How does an educator make practical use of the wealth of information available on the hidden Web and make it accessible to students? This Digest article will help teachers find key resources—for themselves and their students—and develop techniques for keeping track of the treasures they unearth on the hidden Web so that they can be accessed quickly and easily every time. Topics include accessing clearinghouses, virtual libraries, full-text resources, and learning objects for classroom use.

Libraries in Today’s Digital Age:
The Copyright Controversy
(Oct. 2001)
By Carrie Russell
Copyright law and its adaptability in the digital environment continue to be fraught with uncertainty. This Digest, written by the copyright specialist for the American Library Association’s Office for Information Technology Policy, provides an overview of the continuing ambiguities libraries and their users face in dealing with copyright in today’s digital environment. Issues addressed range from the practical, such as collection development, licenses, and preservation, to the philosophical and legal.

Proof of the Power:
Recent Research on the Impact of School Library Media Programs on the Academic Achievement of U.S. Public School Studies
(Oct. 2001)
By Keith Curry Lance, PhD
This Digest provides a summary of four recent, major statewide studies (of Alaska, Pennsylvania, Colorado, and Oregon). Completed as recently as mid 2001, these studies were conducted by researchers affiliated with the Library Research Service of the Colorado State Library and the University of Denver. Written by the director of the Library Research Service, who published groundbreaking research in 1993 that also made a compelling link between school library media centers and academic achievement, this article includes recommendations for action by school officials.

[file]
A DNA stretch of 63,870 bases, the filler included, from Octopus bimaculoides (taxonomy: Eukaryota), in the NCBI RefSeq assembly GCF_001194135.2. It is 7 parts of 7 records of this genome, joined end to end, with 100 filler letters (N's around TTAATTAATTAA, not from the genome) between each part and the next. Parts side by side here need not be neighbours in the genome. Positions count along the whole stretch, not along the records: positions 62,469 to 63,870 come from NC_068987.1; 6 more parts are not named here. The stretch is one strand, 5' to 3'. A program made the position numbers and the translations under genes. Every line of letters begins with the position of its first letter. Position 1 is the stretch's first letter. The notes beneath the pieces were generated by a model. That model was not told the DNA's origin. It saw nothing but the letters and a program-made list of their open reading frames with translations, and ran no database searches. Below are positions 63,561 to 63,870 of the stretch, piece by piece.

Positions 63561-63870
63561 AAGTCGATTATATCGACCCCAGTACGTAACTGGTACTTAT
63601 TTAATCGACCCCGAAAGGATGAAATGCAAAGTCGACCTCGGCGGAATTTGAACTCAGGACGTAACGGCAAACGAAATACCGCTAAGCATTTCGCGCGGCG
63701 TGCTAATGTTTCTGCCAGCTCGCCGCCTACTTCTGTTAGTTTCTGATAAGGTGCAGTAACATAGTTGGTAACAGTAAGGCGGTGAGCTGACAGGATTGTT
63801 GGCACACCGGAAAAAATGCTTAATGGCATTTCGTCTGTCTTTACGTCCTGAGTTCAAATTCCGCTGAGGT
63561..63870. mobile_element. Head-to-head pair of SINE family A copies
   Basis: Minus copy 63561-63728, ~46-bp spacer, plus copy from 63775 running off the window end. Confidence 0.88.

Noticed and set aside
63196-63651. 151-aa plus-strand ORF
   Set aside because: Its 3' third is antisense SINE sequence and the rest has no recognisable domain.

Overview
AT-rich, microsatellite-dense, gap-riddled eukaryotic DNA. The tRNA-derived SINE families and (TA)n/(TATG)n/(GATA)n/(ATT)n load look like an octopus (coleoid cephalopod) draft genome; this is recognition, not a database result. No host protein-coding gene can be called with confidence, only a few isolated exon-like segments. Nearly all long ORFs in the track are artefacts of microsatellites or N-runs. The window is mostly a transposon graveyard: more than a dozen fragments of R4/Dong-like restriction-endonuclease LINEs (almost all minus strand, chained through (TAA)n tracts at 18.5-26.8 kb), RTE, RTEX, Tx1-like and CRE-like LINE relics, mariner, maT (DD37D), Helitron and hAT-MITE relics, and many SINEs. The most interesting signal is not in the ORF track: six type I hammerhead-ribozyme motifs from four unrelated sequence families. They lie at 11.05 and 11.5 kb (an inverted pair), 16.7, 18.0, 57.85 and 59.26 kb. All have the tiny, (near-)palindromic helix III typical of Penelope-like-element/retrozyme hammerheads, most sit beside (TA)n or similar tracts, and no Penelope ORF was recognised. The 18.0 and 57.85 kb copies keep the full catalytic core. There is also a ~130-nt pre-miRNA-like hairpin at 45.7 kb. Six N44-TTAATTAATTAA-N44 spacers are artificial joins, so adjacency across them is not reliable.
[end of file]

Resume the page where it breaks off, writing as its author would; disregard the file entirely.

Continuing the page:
Successful K-12 Technology Planning:
Ten Essential Elements
(Oct. 2001)
By Harvey Barnett
Administrators and others charged with creating a plan for using technology effectively in their school or district will receive helpful advice from an authority in this new ERIC Digest. The author, Harvey Barnett, currently Senior Research Associate in the Technology in Education program at WestEd, has served as a consultant to state departments of education for technology planning and policy issues. He has also served as principal of one of the first Apple Classroom of Tomorrow (ACOT) project schools in partnership with Apple Computer Inc. and as director of technology for the same district, Cupertino, in California.


Trends and Issues in Digital Reference (forthcoming Nov. 2001)
By Abby Kasowitz

The NSF National Science, Mathematics, Engineering, and Technology Education Digital Library (NSDL) Program: Opportunities and Challenges for Teachers and Librarians (forthcoming Nov. 2001)
By Lee Zia

How Small Public Libraries Can Act and Serve Like Big Ones (forthcoming Dec. 2001)
By Norm Parry

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ERIC Clearinghouse on Information & Technology
Syracuse University
621 Skytop Rd., Suite 160
Syracuse, NY 12344